Wednesday, December 14, 2011


So while in Florida, Jon and I got to swim with the manatees. We used Bird's Underwater Dive Center's services, and our Captain (Captain John) was just great. It is right off of Crystal River. As it turned out, we picked a wonderful time for our tour. We did an afternoon excursion and it ended up just being Jon and I out there as a tour group of two. Yes, we felt special and spoiled.

Can I just say it? It was AMAZING. Manatees are such gentle giants. And the young ones make the cutest little squeaky noises. Their closest land relatives are elephants and hyraxes. I can see the elephant resemblance much more so than the tiny hyrax connection. They have thick gray skin that can be smooth or super wrinkly and it looks very much like elephant skin, complete with the sparse hairs, but with algae growing on it.

I have yet to get my film photos from the day developed, so for now, I'll share the digital photos that Jon got.

After a video instructing us on the rules of interacting with the manatees and getting suited up, we took off in a very slow-moving vessel, waving goodbye to Jon's parents in the drizzling rain. It wasn't the best day for regular sightseeing, but it ended up being a lovely day for spotting manatees. Manatees can't handle being cooler than 68F for too long, so when the weather gets chilly, they all congregate around the warm springs, which makes them easier for us to spot. Hurray!

We started off at Three Sisters Springs and had our most luck there. Captain John led us out to the springs, and we saw a couple of manatees right off, but they were more interested in napping than saying hello. They will go up to the surface to take in a deep breath and then slowly sink down to the bottom for naps that last 20 minutes, at which time they wake, go up for air, and start over...

There's Captain's John's head sticking out of the water talking to someone looking out for the manatees.
One of the springs
After a while with some sleepy manatees, we started to head back to the boat when all of a sudden we were met with four manatees coming right for us. They passed peacefully and silently beneath us in a small channel. It was kind of mesmerizing watching these huge creatures glide by so fluidly. So we let them go by, waited a couple of minutes, and then followed them back into the springs.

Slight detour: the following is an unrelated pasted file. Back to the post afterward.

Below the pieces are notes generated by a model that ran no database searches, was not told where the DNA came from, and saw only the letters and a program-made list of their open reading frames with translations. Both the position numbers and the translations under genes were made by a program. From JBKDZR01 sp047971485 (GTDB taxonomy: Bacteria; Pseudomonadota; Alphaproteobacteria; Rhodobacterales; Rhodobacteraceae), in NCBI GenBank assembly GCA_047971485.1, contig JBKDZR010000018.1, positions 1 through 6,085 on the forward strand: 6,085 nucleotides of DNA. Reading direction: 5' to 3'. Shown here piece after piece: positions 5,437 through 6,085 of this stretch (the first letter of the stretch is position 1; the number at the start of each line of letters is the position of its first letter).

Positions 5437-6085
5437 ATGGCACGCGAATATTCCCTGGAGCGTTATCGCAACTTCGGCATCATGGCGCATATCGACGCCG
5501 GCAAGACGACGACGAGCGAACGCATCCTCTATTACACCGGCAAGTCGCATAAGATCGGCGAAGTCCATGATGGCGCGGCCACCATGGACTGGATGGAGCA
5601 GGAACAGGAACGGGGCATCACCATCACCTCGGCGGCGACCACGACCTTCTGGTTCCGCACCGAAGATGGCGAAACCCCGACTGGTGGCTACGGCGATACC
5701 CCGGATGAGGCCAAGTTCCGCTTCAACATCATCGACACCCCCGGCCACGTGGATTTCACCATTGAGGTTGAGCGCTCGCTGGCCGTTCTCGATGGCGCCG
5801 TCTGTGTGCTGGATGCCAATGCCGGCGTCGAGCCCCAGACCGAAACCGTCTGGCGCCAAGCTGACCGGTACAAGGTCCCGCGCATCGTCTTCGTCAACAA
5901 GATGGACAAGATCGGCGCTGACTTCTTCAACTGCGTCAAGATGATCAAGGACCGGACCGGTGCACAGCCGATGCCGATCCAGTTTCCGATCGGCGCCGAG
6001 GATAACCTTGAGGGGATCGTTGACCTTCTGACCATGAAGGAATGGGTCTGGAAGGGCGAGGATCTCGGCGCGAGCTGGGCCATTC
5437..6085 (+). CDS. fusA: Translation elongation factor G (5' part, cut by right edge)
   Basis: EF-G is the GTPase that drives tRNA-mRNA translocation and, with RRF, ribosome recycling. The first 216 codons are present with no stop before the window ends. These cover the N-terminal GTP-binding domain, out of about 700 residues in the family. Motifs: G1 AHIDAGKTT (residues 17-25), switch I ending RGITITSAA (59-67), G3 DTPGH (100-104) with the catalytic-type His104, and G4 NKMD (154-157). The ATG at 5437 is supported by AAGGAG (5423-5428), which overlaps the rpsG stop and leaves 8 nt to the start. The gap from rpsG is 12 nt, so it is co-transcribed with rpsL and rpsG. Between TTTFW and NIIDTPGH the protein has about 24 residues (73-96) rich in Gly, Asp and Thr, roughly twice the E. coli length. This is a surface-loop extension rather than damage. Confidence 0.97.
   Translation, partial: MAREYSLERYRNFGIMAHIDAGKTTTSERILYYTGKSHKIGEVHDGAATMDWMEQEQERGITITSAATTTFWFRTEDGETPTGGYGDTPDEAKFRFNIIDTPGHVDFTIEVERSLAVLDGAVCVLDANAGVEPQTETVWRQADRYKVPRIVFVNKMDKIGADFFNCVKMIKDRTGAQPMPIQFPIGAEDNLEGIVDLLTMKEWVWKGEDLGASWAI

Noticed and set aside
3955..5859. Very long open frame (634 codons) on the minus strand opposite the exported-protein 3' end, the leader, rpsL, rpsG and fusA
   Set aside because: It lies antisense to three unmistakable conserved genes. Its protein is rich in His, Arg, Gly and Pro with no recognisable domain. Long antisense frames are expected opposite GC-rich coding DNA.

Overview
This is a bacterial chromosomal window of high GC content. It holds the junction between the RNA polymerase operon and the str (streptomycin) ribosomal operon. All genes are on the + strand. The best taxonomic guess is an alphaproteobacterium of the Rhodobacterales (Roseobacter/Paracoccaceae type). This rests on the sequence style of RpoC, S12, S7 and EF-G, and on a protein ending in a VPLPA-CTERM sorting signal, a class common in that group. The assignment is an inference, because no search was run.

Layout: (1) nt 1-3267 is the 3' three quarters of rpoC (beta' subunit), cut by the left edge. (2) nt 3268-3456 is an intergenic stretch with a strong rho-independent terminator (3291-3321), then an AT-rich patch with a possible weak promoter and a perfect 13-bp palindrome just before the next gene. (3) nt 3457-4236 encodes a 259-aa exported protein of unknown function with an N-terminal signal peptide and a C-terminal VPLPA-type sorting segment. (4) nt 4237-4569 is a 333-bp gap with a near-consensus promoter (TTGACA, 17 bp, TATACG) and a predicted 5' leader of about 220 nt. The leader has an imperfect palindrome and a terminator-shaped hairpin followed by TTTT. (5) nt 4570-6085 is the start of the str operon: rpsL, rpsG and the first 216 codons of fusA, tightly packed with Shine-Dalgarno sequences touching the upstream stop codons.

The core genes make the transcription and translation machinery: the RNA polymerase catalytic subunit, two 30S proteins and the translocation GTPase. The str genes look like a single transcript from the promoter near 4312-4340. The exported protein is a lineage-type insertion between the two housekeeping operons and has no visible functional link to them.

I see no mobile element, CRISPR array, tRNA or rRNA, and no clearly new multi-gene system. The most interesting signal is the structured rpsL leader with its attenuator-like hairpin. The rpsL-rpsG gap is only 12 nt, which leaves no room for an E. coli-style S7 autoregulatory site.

Mama manatees with their "little ones"

Every manatee we saw had markings all over their backs. Sadly, even with all the protective rules set up, the manatees still end up with scars and injuries from boats. Captain John explained that most of the deaths in that area weren't brought on by getting sliced by a propeller. He says that in his experience, it is when a boat's bow collides with a manatee that the worst damage takes place. It takes a boat only going 14mph to kill a manatee if they hit one head-on. Pretty much every manatee will have a myriad of scars running across their backs and tails from propellers. Sad, but this is what makes them easy to identify by those studying them. Captain John says that the manatees in that part of Florida were actually doing really well with the boating and tourist regulations.

Manatee with propeller scars...

This next photo that Jon took, I just absolutely love. Seriously, how great is this--

Can you see me in the distance?

These manatees were more social. Especially the babies. They would make their little "eep" noises and approach us to check us out. They don't have the best eyesight, but they can sense you with the vibrations your motions make against their sparse body hairs. Jon and I each had the opportunity to touch the extra-wrinkly manatee baby. He/she came right up to Jon and I and we are allowed to reach one arm out at a time, so we each had a turn to pet a baby manatee!

And now, a couple more mommy-baby manatee shots...

Aren't they just so stinkin' cute together? And in case you're wondering, that's how the baby manatees breastfeed. Yep, their boobs are under their armpits.

NOT a manatee.
Seeing that we still had some time on the clock, Captain John took us to one other spot after this but the water was much deeper and much more murky. We got a good look at a bunch of different fish, but only caught sight of one other manatee. It nearly swam into us with how murky the water was. That kind of water freaked me out to swim in, I'll admit.

By the way, the wet suits were such a lifesaver. We would have frozen our little buns off if it weren't for them. The water in the springs area stays close to 70F, but with the rain and wind hitting our backs, we would have had a miserable experience if it were not for the warming wet suits. As soon as we got back in the boat, Captain Jon prepared some hot cocoa for us to sip on. I was grateful because the second I got out of the water and the wind hit, I started shaking. Yay for hot cocoa!

We didn't wait to get back to change, but chose to get into our dry-ish clothes while hiding in a little zipped-off corner of the boat. After purchasing our video and a hoodie for me, we went straight over to Charlie's Fish House. It is literally next door to Bird's, and Jon and I were both in need of some warm food. Jon and I shared a bowl of clam chowder and a bowl of lobster chowder. They were both amazing and full of seafood. And the food warmed us up indeed.

So yes, it was an awesome, amazing outing.

If you are interested in checking out the video that we got from Bird's of Jon and I snorkeling, you can view it HERE. That's Jon's website. Just scroll down on the left to where it says "Videos" and click on "Manatee Encounter (2011)."

1 comment:

  1. whoa! looks so fun! that's awesome you guys went to florida, when was this?